Oregon’s population hit the 4.09 million mark in 2016. According to the Census Bureau, the state’s population grew by 5.2% between 2010 and 2015 and continues to grow. If you’re thinking about moving to Oregon, it might be worth knowing more about what it’s like to live there. Here are 15 things that anyone moving to Oregon should know.
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1. It’s not all Portland.
Portland, with its often-parodied hipster culture and its high cost of living, doesn’t represent all of Oregon. If Portland is your cup of tea and you want to move there, more power to you, but the city isn’t the only place in Oregon that’s attracting new residents. People love Eugene, too, and many find that Oregon’s small coastal towns have a great quality of life. There’s plenty to explore.
2. Oregon leans to the left.
Oregon’s politics are left-leaning on the whole, though of course there are pockets of conservatism in the state. The state of Oregon is leading the charge on renewable energy and implementing other progressive programs like helping employees of small businesses save for retirement and implementing automatic voter registration.
3. You’ll probably get lots of use out of a bike.
Oregon’s mild winters and relatively advanced bike infrastructure make it a great place to be a bike-owner and bike-rider. Of course, if you live in an isolated homestead down a long gravel road you might not use your bike much, but in more developed parts of the state it’s easy to get a lot of use out of a bicycle. The state has high levels of bike commuting and scenic bikeways criss-cross the state.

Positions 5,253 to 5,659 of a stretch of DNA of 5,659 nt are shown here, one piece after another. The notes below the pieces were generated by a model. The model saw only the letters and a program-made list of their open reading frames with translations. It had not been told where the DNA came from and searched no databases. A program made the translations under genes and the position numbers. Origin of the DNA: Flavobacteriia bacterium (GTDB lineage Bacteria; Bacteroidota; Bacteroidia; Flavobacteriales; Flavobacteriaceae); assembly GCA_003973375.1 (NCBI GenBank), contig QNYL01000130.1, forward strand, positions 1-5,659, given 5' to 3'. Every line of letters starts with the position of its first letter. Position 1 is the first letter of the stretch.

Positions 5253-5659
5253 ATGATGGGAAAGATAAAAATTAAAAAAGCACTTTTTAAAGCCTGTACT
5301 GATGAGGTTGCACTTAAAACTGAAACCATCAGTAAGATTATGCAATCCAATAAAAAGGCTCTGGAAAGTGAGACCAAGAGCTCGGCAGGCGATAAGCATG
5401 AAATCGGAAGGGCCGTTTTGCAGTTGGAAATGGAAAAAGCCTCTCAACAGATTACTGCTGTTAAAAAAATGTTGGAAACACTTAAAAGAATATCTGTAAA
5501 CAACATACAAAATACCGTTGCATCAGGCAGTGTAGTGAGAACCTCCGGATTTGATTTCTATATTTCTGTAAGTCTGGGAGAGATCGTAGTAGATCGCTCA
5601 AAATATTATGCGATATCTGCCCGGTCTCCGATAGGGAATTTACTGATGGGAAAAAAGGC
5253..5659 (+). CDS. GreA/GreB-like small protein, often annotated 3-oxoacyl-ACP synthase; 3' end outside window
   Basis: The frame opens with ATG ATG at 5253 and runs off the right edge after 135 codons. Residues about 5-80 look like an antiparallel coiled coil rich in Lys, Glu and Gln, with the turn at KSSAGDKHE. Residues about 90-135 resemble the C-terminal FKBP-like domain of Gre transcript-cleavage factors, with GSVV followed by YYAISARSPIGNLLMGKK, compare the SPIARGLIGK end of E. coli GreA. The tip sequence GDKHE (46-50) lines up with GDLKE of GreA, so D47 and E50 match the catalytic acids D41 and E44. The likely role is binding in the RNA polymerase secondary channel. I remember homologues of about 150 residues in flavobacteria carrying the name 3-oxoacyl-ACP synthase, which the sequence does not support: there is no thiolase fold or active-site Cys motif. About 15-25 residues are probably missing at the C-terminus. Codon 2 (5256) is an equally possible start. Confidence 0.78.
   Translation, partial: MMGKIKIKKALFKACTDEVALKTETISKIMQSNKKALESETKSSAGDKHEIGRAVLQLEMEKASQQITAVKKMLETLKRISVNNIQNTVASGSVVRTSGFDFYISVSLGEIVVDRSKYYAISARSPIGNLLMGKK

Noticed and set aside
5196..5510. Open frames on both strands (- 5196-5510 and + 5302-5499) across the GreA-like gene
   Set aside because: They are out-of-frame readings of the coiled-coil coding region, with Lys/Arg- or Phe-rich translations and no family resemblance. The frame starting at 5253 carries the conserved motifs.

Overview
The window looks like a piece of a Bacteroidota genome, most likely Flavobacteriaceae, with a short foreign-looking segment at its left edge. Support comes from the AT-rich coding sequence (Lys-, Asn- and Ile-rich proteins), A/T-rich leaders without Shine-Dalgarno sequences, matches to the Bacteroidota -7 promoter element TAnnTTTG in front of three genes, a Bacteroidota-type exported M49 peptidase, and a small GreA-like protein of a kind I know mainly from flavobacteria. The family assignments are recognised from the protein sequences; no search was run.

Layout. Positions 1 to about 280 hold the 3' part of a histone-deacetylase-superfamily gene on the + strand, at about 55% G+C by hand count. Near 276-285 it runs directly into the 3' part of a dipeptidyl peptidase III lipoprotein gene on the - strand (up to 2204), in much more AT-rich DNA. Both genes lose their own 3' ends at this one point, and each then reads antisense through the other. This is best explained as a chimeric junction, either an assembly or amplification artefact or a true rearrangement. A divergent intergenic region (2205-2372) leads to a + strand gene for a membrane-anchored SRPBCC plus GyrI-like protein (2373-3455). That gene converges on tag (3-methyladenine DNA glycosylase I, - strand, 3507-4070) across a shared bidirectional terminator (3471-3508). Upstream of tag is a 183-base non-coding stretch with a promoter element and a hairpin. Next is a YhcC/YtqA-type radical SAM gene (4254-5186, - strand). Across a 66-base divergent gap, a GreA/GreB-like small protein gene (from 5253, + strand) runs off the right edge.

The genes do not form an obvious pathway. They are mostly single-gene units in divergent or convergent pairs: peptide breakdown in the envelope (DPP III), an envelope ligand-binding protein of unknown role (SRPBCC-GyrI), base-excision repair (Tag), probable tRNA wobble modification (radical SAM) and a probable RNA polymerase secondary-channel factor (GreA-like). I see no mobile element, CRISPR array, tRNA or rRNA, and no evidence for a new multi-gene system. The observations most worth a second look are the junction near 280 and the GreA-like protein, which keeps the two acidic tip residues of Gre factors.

4. Food grows well in Oregon.
Oregon has extensive farm land and you’ll reap the benefits if you shop at local farmers markets and roadside farm stands. Berries, potatoes, beets, hazelnuts, green peas, apples and cherries are some of the produce that grow best in the state and that you’ll be able to put to use in your Oregon kitchen. If you want to save money by cooking more of your meals at home as opposed to eating in restaurants or ordering in, you’ll have good produce to work with.
5. Oregon theater is world class.
The Oregon Shakespeare Festival is so much more than just Shakespeare. There are plays from many eras on stage during the season and some OSF shows have gone on to make Broadway debuts. According to the Ashland, Oregon Chamber of Commerce, “OSF presents more than 780 performances annually with attendance of approximately 400,000.”
6. State Parks and National Parks in Oregon are worth seeing.
Have you heard of Crater Lake National Park? It’s one of the most beautiful places in Oregon, but it’s not the only park worth visiting. The state has enough state and national parks to keep outdoor enthusiasts happy for years. Wherever you settle after moving to Oregon, be sure to check out the coast and the mountains.
8. Health, education, Nike and tech reign in the Oregon economy.
The big Oregon employers with the most name recognition are Intel and Nike, but health services and education are also big employers. If you like the idea of working for a large corporation you’ll be glad to hear about the big employers in the state. If you’d rather work for a startup, fear not. The Portland area is a startup hub.